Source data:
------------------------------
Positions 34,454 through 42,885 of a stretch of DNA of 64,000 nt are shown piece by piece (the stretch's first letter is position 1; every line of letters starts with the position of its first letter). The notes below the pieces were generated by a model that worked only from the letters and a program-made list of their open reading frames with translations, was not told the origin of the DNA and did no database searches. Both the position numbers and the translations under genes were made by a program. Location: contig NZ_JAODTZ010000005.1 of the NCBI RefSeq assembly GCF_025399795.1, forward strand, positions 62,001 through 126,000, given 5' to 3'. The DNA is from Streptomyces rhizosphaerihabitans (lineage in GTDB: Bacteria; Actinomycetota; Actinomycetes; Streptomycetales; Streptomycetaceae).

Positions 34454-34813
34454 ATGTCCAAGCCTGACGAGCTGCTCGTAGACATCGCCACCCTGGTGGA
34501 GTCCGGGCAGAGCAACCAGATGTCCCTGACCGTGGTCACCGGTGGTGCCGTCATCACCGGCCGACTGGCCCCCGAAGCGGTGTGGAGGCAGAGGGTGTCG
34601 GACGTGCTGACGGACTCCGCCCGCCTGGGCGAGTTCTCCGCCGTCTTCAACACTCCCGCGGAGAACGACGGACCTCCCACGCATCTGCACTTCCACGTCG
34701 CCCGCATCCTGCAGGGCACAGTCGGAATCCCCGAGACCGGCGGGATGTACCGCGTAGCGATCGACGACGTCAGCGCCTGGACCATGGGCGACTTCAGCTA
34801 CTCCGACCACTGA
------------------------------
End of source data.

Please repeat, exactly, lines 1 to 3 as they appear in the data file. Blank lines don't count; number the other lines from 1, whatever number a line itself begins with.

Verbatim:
Positions 34,454 through 42,885 of a stretch of DNA of 64,000 nt are shown piece by piece (the stretch's first letter is position 1; every line of letters starts with the position of its first letter). The notes below the pieces were generated by a model that worked only from the letters and a program-made list of their open reading frames with translations, was not told the origin of the DNA and did no database searches. Both the position numbers and the translations under genes were made by a program. Location: contig NZ_JAODTZ010000005.1 of the NCBI RefSeq assembly GCF_025399795.1, forward strand, positions 62,001 through 126,000, given 5' to 3'. The DNA is from Streptomyces rhizosphaerihabitans (lineage in GTDB: Bacteria; Actinomycetota; Actinomycetes; Streptomycetales; Streptomycetaceae).

Positions 34454-34813
34454 ATGTCCAAGCCTGACGAGCTGCTCGTAGACATCGCCACCCTGGTGGA